Image Transfer Grade: B+


Audio Transfer

 LanguageRemote Access

Audio Transfer Review: The mono mix preserves the original theatrical soundtrack quite nicely, without any hiss or crackling. Dialogue is crisp and well balanced within the mix. The music and sound effects come across nicely, as well.

Audio Transfer Grade: B


Disc Extras

Full Motion menu with music
Scene Access with 12 cues and remote access
Subtitles/Captions in English with remote access
1 Original Trailer(s)
2 Other Trailer(s) featuring The John Wayne Collection, Batjac Montage
1 Documentaries
4 Featurette(s)
1 Feature/Episode commentary by Darryl Hickman, Vincent Longo, James Lydon, Leonard Maltin, William Wellman, Jr.
Packaging: other
Picture Disc
1 Disc
1-Sided disc(s)
Layers: RSDL

Extra Extras:
  1. Introduction by Leonard Maltin—a video introduction by film critic Leonard Maltin to the DVD.
  2. Newsreel Footage of Premiere—vintage footage from the film's 1953 premiere.
  3. Introduction to Gunsmoke TV Promo—John Wayne makes an address in honor of the program's debut.
Extras Review: Like their other installment in The John Wayne Collection, The High and the Mighty, Paramount gives Island in the Sky: Special Collector's Edition an impressive set of special features. Like the other title, things start off with an Introduction by Leonard Maltin (03m:58s). He talks about it being based on a real World War II story and gives a preview of the extras, so it's a nice segue into the movie. Following that is a feature-length audio commentary by Darryl Hickman, Vincent Longo, James Lydon, Leonard Maltin, and William Wellman, Jr. Each man participates actively in the commentary, offering a lot of information about the production, people, or history of aviation. The men are clearly having fun while recording this, which makes it both an informative and enjoyable listen.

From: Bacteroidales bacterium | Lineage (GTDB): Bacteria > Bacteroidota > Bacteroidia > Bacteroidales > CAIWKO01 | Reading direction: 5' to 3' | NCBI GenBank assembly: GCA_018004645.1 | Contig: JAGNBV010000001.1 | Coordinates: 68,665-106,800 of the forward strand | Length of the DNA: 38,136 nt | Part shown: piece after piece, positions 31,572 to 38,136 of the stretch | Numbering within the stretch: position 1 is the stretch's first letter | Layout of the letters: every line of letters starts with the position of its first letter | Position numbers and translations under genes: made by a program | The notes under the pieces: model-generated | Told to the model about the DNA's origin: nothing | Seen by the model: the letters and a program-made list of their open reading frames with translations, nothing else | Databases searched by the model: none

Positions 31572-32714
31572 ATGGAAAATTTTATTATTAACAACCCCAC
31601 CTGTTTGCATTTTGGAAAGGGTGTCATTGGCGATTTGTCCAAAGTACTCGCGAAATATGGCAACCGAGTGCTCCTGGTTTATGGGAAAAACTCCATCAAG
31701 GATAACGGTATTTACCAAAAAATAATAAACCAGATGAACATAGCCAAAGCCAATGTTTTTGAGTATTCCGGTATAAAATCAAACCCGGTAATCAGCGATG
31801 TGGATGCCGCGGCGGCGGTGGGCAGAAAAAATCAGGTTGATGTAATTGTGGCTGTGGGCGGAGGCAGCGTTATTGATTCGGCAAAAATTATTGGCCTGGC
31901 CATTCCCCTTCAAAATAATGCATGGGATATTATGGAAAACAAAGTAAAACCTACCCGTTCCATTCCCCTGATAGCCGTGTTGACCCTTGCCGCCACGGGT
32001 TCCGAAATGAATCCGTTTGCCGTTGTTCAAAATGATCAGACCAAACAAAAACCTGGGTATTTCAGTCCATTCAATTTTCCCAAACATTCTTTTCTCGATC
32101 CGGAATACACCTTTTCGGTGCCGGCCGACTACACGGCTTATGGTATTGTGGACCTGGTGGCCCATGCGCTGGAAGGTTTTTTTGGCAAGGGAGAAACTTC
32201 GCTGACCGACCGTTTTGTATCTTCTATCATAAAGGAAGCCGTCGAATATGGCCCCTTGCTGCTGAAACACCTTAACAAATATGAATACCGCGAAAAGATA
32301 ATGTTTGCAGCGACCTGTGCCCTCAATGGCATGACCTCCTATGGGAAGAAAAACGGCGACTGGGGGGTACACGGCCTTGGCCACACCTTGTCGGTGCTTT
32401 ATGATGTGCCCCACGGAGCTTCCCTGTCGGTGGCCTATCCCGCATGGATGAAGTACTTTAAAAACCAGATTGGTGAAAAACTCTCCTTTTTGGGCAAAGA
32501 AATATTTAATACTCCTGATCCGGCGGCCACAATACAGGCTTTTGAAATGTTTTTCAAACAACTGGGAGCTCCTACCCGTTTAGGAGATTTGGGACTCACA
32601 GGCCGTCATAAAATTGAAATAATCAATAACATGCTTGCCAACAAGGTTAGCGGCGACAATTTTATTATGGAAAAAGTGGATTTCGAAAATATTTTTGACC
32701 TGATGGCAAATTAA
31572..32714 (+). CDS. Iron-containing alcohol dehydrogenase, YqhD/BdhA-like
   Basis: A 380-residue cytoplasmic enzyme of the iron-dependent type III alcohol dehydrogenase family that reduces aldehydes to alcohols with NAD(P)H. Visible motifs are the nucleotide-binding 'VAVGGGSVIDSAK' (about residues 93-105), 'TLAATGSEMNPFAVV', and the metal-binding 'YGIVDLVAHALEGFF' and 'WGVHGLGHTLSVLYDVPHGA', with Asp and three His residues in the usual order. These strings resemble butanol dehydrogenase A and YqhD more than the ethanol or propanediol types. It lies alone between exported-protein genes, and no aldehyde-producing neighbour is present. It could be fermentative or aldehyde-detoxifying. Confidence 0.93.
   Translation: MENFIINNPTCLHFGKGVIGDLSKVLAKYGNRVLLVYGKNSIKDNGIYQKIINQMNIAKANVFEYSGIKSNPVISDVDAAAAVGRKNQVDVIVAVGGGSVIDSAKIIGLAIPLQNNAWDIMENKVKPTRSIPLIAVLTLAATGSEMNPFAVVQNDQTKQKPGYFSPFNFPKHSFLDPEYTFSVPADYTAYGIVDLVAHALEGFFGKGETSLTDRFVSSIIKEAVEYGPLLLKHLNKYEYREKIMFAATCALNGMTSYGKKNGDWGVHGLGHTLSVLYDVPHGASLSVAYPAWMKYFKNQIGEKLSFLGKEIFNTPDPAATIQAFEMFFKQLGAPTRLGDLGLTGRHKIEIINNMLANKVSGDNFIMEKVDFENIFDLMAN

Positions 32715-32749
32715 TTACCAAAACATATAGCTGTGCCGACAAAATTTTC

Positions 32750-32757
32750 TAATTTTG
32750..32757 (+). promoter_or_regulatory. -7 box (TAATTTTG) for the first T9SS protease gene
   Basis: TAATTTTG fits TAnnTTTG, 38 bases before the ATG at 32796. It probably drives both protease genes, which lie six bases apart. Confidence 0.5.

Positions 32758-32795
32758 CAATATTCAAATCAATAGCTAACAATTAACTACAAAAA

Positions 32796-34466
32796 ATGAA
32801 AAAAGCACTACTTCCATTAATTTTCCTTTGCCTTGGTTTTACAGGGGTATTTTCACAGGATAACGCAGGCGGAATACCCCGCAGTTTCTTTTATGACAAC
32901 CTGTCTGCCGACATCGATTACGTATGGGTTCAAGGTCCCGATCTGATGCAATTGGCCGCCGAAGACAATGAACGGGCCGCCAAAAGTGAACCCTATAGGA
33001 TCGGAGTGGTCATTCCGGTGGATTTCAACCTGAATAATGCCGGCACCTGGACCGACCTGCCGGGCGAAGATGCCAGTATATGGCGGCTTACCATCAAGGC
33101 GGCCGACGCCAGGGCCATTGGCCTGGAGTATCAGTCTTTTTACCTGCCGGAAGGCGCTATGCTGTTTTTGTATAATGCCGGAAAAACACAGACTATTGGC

There's also a multi-part documentary, The Making of Island in the Sky that can be played all together or separately. The first part, Dooley's Down (08m:07s), contains interviews with cast and crew members, as well as William Wellman, Jr. The story of how Wellman took it to Wayne is relayed, building upon things said in the commentary. It's a quick but entertaining featurette. The second part is Ernest K. Gann: Adventurer, Author and Artist (18m:45s) goes quickly through the life of writer Gann, chronicling his personal and professional accomplishments. The feature makes good use of his home movies and still photographs in telling Gann's life. You'll find this featurette also on The High and the Mighty: Special Collector's Edition DVD, but it's quite interesting and, dare I suggest it, Gann's life would make for one helluva movie.

Continuing on with the larger documentary, Flight School: The Art of Aerial Cinematography (05m:57s) is an interesting look at the William Clothier's work on the film. Talking with veteran aerial cinematographer David B. Nowell, he explains the processes used and its amazing how much of Clothier's technique is still in play today. There's also a rather interesting anecdote about the shoot included here as well. The final part of the making-of documentary is The John Wayne Stock Company: Harry Carey, Jr. (07m:47s). It's an interview by Maltin of Carey, talking about his career and relationship with Wayne. There's an interesting discussion of The Searchers, so make sure to check this out.

Moving on, Flying for Uncle Sam (08m:44s) is a brief overview of the Air Transport Command that the US started during World War II. It's quite short, so there's not much covered here, but using newsreel footage this gives an adequate introduction to those not familiar with the Air Transport program. Following that is the film's theatrical trailer as well as Newsreel Footage of Premiere (00m:47s). Like most old premiere newsreels, it's just a quick mentioning of who was there. There's also an Introduction to Gunsmoke TV Promo, with Wayne recommending the show to viewers. Furthermore, there's a brief Photo Galley containing conceptual art, publicity stills, and memorabilia photos. Rounding out the supplemental materials are two promotional trailers, one for Paramount's John Wayne Collection and the other a Batjac Montage of upcoming DVDs from the production company. These concluding extras are typical, but welcomed.

Extras Grade: B+


Final Comments

What a wonderful rediscovery. Island in the Sky is a great movie, even if it isn't the most original story in the world, and it works thanks to director William A. Wellman, writer Ernest K. Gann, and the cast (especially John Wayne). The collector's edition DVD is another impressive product from Paramount, with a great restoration and solid extras.